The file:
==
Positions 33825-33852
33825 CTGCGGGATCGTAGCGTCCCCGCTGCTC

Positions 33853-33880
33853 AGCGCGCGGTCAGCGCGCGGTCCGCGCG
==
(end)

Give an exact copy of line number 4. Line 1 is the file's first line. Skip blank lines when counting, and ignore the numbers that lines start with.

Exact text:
33853 AGCGCGCGGTCAGCGCGCGGTCCGCGCG